# Finding two unknown numbers

• Jan 2nd 2010, 01:30 PM
brownjovi
Finding two unknown numbers
Determine two numbers whose difference is -4 and whose product is a minimum. Let x be one number and let y be the other.

There is another question similar to this but with maximum instead of minimum, the concept should be the same, right?
• Jan 2nd 2010, 01:37 PM
skeeter
Quote:

Originally Posted by brownjovi
Determine two numbers whose difference is -4 and whose product is a minimum. Let x be one number and let y be the other.

There is another question similar to this but with maximum instead of minimum, the concept should be the same, right?

x - y = -4

x = y - 4

P = xy = (y-4)y

what value of y makes P a minimum?
• Jan 2nd 2010, 06:10 PM
brownjovi
Quote:

Originally Posted by skeeter
x - y = -4

x = y - 4

P = xy = (y-4)y

what value of y makes P a minimum?

Is it two?
• Jan 2nd 2010, 07:19 PM
Sabo
I am a newbie myself, but I think that one way to solve this is to think something along these lines.

If y is negative, the product y(y-4) will be positive.
If y is positive, there will be a few numbers for which the product y(y-4) is negative, and some for which the product will be positive.

In this particular case it is easy to manually figure out for which values of y the product will be negative, since there are only so many positive values of y for which (y-4) will remain negative.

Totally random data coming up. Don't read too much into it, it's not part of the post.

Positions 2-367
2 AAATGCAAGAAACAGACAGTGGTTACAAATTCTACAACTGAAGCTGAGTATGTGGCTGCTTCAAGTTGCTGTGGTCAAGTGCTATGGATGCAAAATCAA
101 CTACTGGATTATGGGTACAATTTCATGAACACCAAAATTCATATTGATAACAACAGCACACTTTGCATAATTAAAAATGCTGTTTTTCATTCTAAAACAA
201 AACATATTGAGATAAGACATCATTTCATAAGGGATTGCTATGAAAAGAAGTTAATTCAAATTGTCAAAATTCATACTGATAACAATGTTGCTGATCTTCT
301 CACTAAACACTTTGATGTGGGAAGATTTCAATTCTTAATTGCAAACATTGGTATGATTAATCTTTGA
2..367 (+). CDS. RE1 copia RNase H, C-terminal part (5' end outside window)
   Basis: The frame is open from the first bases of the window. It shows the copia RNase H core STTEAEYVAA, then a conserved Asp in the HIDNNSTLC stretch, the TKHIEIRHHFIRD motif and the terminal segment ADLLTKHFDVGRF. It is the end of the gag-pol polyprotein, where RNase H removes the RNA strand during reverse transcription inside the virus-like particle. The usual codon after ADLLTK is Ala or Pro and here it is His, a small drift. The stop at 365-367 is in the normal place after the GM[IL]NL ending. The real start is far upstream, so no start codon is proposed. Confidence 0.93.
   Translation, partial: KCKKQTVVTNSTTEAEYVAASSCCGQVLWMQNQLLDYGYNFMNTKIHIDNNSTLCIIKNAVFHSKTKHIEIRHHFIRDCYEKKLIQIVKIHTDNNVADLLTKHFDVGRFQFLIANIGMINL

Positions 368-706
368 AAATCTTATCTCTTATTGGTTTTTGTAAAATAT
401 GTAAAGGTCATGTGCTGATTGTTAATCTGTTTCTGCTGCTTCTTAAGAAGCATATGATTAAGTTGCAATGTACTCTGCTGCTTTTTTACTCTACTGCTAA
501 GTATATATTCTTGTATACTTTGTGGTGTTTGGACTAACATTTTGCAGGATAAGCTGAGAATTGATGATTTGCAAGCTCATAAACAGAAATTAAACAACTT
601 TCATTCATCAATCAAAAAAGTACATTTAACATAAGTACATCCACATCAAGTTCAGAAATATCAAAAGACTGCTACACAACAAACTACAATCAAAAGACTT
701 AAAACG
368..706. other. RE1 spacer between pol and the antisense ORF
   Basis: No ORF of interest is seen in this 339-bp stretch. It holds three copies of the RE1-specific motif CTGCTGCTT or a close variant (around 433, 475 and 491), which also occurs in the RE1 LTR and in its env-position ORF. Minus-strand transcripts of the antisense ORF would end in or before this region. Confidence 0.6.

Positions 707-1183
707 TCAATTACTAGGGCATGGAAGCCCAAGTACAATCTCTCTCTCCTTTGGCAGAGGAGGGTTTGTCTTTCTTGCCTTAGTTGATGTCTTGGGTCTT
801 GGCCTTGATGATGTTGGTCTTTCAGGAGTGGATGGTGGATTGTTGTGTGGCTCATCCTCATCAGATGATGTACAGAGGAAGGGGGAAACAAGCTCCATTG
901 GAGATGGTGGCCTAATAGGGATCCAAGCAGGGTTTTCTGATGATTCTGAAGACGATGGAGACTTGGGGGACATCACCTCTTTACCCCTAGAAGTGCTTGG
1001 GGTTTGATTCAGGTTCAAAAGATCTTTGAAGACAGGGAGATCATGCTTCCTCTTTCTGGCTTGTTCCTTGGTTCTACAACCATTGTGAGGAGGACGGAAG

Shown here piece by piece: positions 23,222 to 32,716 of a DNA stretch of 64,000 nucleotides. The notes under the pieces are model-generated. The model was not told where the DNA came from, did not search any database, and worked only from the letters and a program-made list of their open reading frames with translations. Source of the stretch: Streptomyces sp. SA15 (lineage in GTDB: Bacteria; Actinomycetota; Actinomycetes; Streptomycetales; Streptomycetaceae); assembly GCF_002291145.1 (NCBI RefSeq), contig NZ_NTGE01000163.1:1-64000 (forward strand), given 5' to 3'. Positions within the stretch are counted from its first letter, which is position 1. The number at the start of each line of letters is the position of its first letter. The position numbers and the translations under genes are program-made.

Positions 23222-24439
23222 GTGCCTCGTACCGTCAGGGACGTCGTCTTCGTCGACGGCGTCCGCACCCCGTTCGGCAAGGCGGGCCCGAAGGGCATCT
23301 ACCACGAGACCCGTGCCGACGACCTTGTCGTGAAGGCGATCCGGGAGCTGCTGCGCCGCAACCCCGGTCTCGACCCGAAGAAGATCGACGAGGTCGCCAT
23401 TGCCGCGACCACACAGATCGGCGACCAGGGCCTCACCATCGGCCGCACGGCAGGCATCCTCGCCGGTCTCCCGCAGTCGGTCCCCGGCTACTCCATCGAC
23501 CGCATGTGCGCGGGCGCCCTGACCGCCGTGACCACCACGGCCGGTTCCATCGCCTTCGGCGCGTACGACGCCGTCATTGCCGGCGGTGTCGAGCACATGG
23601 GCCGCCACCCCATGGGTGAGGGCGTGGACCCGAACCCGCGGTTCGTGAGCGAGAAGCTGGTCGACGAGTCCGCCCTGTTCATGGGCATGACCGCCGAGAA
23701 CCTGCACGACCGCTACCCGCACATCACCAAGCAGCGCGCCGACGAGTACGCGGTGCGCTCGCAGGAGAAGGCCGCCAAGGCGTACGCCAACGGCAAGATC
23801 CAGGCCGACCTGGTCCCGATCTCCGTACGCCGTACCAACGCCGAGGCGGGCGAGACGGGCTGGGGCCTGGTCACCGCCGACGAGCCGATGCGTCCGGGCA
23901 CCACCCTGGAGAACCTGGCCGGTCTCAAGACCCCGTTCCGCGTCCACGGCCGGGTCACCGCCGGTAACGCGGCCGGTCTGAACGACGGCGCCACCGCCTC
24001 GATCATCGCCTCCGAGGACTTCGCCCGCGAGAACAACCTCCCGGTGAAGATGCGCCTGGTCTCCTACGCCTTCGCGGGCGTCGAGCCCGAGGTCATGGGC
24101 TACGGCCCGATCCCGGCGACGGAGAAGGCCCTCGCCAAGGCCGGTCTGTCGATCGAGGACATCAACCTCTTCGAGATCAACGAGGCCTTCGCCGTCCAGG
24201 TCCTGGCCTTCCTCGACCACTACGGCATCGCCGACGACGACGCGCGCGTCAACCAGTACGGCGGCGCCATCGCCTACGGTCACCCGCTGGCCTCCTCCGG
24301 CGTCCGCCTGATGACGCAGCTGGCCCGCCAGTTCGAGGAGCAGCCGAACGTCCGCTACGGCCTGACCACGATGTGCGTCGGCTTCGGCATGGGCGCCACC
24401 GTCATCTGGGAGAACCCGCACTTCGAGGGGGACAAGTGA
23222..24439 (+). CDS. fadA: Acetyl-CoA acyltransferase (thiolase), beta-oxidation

• Jan 2nd 2010, 09:39 PM
Drexel28
If we consider $ax^2+bx+c$ completing the square gives $a\left(x-\tfrac{b}{2a}\right)^2+c-\frac{b^2}{4a}$ which when $a>0$ we may clearly see that $a\left(x-\tfrac{b}{2a}\right)^2+c-\frac{b^2}{4a}\geqslant c-\frac{b^2}{4a}$ so that it attains it's minimum at $x=\frac{b}{2a}$. Geometrically all we did was find the vertex of the parabola.
• Jan 3rd 2010, 01:49 AM
HallsofIvy
Quote:

Originally Posted by Sabo
I am a newbie myself, but I think that one way to solve this is to think something along these lines.

If y is negative, the product y(y-4) will be positive.
If y is positive, there will be a few numbers for which the product y(y-4) is negative, and some for which the product will be positive.

Actually, no. There will be an infinite wet of numbers for which the product y(y- 4) is negative. You cannot assume the number will be a whole number. Completing the square, as Drexel28 suggested, will always give you the minimum or maximum point (vertex of the parabola) of a quadratic function.

Quote:

In this particular case it is easy to manually figure out for which values of y the product will be negative, since there are only so many positive values of y for which (y-4) will remain negative.
Again, no, there are an infinite number of them.
• Jan 3rd 2010, 02:57 AM
Sabo
Right. Stuck in integer land. =/